Artificial Intelligence has brought lots of improvements to problems related with language processing, especially in the field of language translation. Other examples include suggestions to correct misspelled words or even speech recognition.

To test a simple algorithm that works with elements of a language, the developed program had the objective of being able to split a string without spaces into the words that compose that string. For instance, receiving the string "thisishowitshouldwork" should result in "this is how it should work".

The problem consists in being able to identify words, since it's impossible to list all the known english words and there is no model that can correctly generalize the structure of every word.

The approach was to use supervised learning and a database of texts as training data so that the agent could start to identify the different words that exist in the english language. By utilizing texts instead of just a list of thousands of different words, it's possible to identify the frequency in which every word tend to appear. Knowing the probability of each word showing up, the agent should be able to calculate the most probable segmentation of every string.

It's viable to say that the probability of a certain segmentation depends on the probabilities of each word obtained by that segmentation. By considering the words that show up before the one we are analysing, the results could be even more accurate but, with the relatively small quantity of training data available, it was only taken in consideration the individual probability of each word.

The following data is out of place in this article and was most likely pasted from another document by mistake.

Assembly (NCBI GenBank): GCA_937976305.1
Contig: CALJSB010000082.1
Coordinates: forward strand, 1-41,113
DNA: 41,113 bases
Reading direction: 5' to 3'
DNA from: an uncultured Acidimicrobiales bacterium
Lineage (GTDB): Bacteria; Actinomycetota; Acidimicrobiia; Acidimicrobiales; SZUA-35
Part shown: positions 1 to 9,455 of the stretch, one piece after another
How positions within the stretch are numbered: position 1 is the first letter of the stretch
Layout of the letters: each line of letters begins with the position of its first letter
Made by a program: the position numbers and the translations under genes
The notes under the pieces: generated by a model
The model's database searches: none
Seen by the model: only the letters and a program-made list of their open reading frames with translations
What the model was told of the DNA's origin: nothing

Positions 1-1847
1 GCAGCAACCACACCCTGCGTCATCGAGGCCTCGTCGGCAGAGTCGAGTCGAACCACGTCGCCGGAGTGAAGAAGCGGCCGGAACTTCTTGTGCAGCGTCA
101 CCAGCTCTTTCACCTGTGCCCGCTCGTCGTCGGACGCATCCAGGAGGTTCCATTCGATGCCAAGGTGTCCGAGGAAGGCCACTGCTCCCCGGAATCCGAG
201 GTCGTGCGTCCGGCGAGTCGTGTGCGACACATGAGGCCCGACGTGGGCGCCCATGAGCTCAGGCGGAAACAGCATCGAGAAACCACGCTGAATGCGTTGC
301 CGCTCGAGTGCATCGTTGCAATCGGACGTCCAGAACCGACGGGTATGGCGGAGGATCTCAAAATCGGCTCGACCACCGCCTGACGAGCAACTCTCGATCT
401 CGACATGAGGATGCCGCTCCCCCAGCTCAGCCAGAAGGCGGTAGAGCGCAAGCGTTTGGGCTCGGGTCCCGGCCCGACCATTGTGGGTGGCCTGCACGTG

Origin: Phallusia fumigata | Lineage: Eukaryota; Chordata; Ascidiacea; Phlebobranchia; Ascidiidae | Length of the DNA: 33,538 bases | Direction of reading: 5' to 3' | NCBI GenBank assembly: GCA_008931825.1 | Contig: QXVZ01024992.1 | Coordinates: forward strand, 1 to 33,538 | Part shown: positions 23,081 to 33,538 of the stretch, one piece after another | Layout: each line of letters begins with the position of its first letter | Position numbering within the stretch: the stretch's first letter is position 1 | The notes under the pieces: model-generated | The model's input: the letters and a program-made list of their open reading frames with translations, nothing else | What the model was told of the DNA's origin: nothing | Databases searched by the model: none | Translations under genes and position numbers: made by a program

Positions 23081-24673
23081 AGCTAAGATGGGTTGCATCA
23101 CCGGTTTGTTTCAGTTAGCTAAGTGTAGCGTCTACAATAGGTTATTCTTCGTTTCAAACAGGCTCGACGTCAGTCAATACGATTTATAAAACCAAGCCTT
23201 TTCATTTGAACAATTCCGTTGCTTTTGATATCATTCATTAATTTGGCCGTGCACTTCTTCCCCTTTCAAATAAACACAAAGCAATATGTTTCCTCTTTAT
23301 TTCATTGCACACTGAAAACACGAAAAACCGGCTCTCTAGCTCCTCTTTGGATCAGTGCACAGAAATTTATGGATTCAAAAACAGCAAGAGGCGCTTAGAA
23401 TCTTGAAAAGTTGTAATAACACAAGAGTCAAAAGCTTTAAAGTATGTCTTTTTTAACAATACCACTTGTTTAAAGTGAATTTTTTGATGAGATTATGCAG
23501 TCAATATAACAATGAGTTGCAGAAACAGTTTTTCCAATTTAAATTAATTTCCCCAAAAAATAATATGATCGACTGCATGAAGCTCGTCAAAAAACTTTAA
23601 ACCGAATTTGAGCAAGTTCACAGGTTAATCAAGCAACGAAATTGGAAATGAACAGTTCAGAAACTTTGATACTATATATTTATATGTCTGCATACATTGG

Another point that has to be taken into consideration is how to deal with words absent from the training data. It's impossible to say that any training database contain every known word, no matter how big it its. This issue was adressed by using Laplacian Smoothing to avoid unknown probabilities to being equal to zero. At last, the calculations should be normalized so it's possible to compare segmentations between a different number of words.

The probability of a single word can be expressed by:

where *n* is the number of times the word appeared on the training data, *T* the total of analysed words, *k* is a constant and *V* is the estimated total number of words on the english vocabulary. On this problem it was used* k *= 1 and *V *= 2,000,000.

The probability of a segmentation can be expressed by:

where *p1, p2, ... pn* are the possible words obtained on a segmentation.

Knowing how the calculations should be done, it's necessary to deal with the problem of hardware limitations. A string with n characters has 2^{n-1} ways of being split, which would result in over one million calculations just to identify the best segmentation of the string "thisishowitshouldwork".

To deal with this problem, it's possible to adjust the algorithm to always split the string in two pieces, *f* (first part) and *r* (rest). If the probability of *f* is *X* times bigger than *r*'s, the agent has likely found a good segmentation in *f*, and should try to segment *r* as well.

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